My theory - and I could be wrong - is that Hot Summer Night was actually written by Frank E. Smith (1919-1984), better known to Paperback Warrior readers as Fawcett Gold Medal and Manhunt crime fiction author Jonathan Craig. Here’s my circumstantial case:

In the 1950s, Smith’s literary agent was a guy named Scott Meredith whose clients were the top crime fiction guys at the time (Lawrence Block, Richard Deming, Donald Westlake, etc.). Meredith’s stable of authors also served as the farm team who wrote hardboiled stories for Manhunt where Smith - as Jonathan Craig - contributed a ton of stories.

The success of Manhunt spawned a bunch of other hardboiled crime digest imitators, including Hunted and Pursuit. During the years 1954 through 1956, Smith sold six stories to Hunted and Pursuit that were published under the name Elston Barrett. These would have been logical stories for the Jonathan Craig pen-name, but Smith probably didn’t want to piss off Manhunt who was providing him with a nice living at the time.

During the 1970s, Smith was living in Florida and authoring Gothic novels under the name Jennifer Hale until his death in 1984. If I’m right and Smith was the real author of 1980’s Hot Summer Night, it would have been his last published novel.

Not convinced? Here’s some more data points:

The publisher of Hot Summer Night was Leisure Books, founded in 1957 by a guy named Harry Shorten who retired in 1982. Shorten also oversaw a sleaze paperback publishing house called Midwood Books that drew upon writers represented by Scott Meredith to write erotic novels in the 1950s and 1960s. As such, it stands to reason that Smith and Shorten would have known each other for decades before Shorten bought and published Smith’s final book in 1980.

There are other things in Hot Summer Night where Smith left his fingerprints behind. First, the book takes place in 1932 in Missouri - not a typical year for a 1980 thriller to take place. It was, however, a year Smith would have remembered from his own boyhood in Missouri where his family relocated during the Great Depression. It stands to reason that Smith was drawing from his memories of struggling carnivals limping through Missouri at the time. I think the Missouri 1932 setting strongly implicates Smith as the author.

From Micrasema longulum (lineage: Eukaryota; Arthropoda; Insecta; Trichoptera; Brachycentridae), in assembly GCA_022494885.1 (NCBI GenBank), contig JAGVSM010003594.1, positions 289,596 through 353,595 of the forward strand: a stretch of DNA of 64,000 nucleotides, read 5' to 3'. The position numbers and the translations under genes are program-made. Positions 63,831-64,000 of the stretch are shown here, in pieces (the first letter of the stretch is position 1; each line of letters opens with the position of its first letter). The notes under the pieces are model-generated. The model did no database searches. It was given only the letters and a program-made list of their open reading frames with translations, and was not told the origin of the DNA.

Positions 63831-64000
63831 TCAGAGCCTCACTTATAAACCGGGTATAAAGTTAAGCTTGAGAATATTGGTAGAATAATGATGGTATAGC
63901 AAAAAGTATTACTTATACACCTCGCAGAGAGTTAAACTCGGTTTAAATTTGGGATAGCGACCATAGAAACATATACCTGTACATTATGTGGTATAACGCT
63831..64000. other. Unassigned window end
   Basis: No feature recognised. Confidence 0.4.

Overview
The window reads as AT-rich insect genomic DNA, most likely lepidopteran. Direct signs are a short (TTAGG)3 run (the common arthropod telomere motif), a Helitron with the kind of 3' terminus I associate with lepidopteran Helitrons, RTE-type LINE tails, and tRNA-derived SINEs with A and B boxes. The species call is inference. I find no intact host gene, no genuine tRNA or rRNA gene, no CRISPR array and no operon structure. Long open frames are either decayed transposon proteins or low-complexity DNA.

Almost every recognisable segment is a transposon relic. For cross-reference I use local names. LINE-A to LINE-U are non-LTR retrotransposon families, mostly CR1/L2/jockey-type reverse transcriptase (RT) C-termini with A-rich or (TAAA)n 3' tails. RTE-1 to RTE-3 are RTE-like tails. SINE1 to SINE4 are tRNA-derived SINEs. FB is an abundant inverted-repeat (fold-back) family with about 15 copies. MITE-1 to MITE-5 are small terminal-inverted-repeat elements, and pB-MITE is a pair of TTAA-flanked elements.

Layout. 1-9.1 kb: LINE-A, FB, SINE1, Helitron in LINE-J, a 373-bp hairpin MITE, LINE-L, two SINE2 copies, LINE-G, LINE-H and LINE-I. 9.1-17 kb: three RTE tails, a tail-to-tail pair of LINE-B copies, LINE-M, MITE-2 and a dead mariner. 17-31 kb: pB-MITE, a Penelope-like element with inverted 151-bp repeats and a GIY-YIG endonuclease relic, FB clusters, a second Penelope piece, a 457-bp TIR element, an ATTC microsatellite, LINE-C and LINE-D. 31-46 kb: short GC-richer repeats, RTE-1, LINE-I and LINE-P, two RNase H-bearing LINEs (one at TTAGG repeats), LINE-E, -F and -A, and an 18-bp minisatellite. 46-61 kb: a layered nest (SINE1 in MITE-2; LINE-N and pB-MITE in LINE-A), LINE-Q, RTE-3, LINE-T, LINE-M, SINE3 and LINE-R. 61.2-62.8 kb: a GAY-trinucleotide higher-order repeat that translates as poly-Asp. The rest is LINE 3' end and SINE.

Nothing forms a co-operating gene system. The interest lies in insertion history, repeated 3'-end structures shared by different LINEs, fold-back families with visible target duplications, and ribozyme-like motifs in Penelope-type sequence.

I’ll double-down and further guess that Hot Summer Night was likely a Frank E. Smith trunk novel that he probably wrote, but didn’t sell, many years before it’s 1980 publication. He probably blew the dust off the old manuscript, did some re-editing, and sold it for a couple grand to his old friend at Leisure Books while both men were at the end of their careers. The low-end paperback house slapped a crummy cover on the novel, sold a couple thousand copies, and the world forgot the paperback ever existed. The book does not appear in any bibliography of Smith’s body of work.

Anyway, that’s my theory. I could be wrong, but it makes sense to me.


The year is 1932, and the Great Stratton Shows traveling carnival has fallen on hard times. General Manager Brady Stratton is fighting to keep his family business afloat amid competitive pressures and the economic downturn sparked by the Great Depression. The only hope of solvency is winning the contract to provide the attractions for the Cullis County Fair, and Brady has only ten days to raise $10,000 for the participation fee.

There are a lot of plot threads in Hot Summer Night, all of which are quite compelling:

 - A black mechanic for the carnival is run off the road by rednecks for allowing a white female carny to ride in the front seat with him. The ensuing fistfight leaves one of the townies seriously injured and the rowdies are looking for revenge.

- Cindy Stratton, the little sister of the family, has a daredevil act where she dives sixty feet down into four feet of water. Meanwhile, she’s facing the distraction of a rich boyfriend from Kansas City. Evidently, a dive that high requires some precision and concentration. Who knew?

- Little brother Tommy Stratton rides loops on his motorcycle in the Globe of Death. He’s jeopardizing the carnival’s operations by making time with a jailbait girl.

- There’s a maniac on the loose planting incendiary devices at carnival hoochie-coochie tents. The maniac is driven by religious outrage believing that the girly shows represent a modern-day Sodom that needs to be destroyed. Can the arsonist be stopped before he turns the canvas tents into a Hell-on-Earth?

- An ex-con one step ahead of the law sees the carnival as a perfect mark for a payroll heist. All he needs is an insider to make it happen.

- A deformed teenage girl is dropped off at the carnival by her family in hopes of finding her a spot in the freak show exhibit. Could this be the girl’s only hope of finding a real family who will love her for herself?

There’s a lot happening in this 240-page big-font paperback. To the author’s credit, the many story threads are all interesting and resolved quite nicely by the end. At times, it felt like a special, two-hour episode of the Love Boat, but I was never bored. Contrary to the dreadful cover art, Hot Summer Night isn’t a horror novel at all. Some of the subplots are very suspenseful, but I found it to be a very mainstream novel with a fascinating settling.

The author clearly took the time to learn about carnival culture and slang. Early in the paperback, he introduces the character of a female newspaper reporter doing a feature on the carnival. She serves as a proxy for the reader while getting up to speed on terms like mitt camp, madball, grab stand, ten-in-one, etc. Anyone who’s into carny stuff is really going to dig this book.